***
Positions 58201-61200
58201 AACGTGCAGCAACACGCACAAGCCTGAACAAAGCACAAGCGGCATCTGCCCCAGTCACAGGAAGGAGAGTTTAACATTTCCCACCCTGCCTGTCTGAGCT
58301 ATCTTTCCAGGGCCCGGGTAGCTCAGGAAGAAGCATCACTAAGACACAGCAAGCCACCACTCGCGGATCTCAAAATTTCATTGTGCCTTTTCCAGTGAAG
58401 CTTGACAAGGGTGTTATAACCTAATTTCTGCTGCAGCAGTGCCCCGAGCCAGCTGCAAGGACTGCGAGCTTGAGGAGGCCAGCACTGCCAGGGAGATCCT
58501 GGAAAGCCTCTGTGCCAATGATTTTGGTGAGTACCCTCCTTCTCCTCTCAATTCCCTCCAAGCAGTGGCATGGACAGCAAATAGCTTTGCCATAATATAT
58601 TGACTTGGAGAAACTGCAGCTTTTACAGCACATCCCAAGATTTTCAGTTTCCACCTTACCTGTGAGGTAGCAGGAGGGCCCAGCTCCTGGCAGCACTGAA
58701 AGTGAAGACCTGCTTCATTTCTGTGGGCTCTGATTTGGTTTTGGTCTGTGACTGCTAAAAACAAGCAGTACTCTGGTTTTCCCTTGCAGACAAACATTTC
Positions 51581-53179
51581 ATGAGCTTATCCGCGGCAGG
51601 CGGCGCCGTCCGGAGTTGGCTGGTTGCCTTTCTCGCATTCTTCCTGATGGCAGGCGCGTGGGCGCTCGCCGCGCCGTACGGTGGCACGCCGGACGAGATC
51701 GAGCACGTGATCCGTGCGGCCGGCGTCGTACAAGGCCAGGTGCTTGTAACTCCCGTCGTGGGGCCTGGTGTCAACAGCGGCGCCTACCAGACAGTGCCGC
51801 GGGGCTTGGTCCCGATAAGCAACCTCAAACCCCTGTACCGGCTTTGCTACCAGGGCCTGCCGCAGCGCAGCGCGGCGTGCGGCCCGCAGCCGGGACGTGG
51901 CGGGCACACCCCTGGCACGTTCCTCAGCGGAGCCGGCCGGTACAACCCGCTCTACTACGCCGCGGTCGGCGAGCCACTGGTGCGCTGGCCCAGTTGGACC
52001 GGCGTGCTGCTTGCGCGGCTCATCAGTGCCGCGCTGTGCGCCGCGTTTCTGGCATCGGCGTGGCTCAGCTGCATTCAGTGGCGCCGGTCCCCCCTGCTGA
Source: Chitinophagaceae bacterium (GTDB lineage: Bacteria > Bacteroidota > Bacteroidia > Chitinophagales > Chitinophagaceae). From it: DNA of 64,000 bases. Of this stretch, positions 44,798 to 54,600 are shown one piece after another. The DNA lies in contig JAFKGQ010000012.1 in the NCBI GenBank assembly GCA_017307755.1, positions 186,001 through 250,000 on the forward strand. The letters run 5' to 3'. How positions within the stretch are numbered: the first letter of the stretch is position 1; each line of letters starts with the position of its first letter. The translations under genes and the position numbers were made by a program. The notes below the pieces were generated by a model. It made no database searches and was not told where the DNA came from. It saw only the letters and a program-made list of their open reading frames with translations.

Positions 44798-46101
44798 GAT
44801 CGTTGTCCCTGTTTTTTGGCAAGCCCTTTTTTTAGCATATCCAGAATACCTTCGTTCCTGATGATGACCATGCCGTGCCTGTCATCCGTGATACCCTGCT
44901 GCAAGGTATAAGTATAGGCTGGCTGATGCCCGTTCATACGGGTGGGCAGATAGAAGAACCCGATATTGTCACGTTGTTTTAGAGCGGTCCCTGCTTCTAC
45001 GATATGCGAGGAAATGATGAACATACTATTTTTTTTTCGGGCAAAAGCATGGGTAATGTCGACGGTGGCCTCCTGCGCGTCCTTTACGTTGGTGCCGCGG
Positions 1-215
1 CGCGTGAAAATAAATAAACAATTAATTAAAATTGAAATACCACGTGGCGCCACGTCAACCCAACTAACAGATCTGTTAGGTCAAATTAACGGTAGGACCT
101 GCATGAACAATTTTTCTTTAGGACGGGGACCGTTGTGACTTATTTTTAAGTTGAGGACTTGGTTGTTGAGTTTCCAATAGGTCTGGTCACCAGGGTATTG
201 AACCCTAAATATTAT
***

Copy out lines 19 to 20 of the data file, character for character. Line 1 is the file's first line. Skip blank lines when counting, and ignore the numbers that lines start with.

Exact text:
44901 GCAAGGTATAAGTATAGGCTGGCTGATGCCCGTTCATACGGGTGGGCAGATAGAAGAACCCGATATTGTCACGTTGTTTTAGAGCGGTCCCTGCTTCTAC
45001 GATATGCGAGGAAATGATGAACATACTATTTTTTTTTCGGGCAAAAGCATGGGTAATGTCGACGGTGGCCTCCTGCGCGTCCTTTACGTTGGTGCCGCGG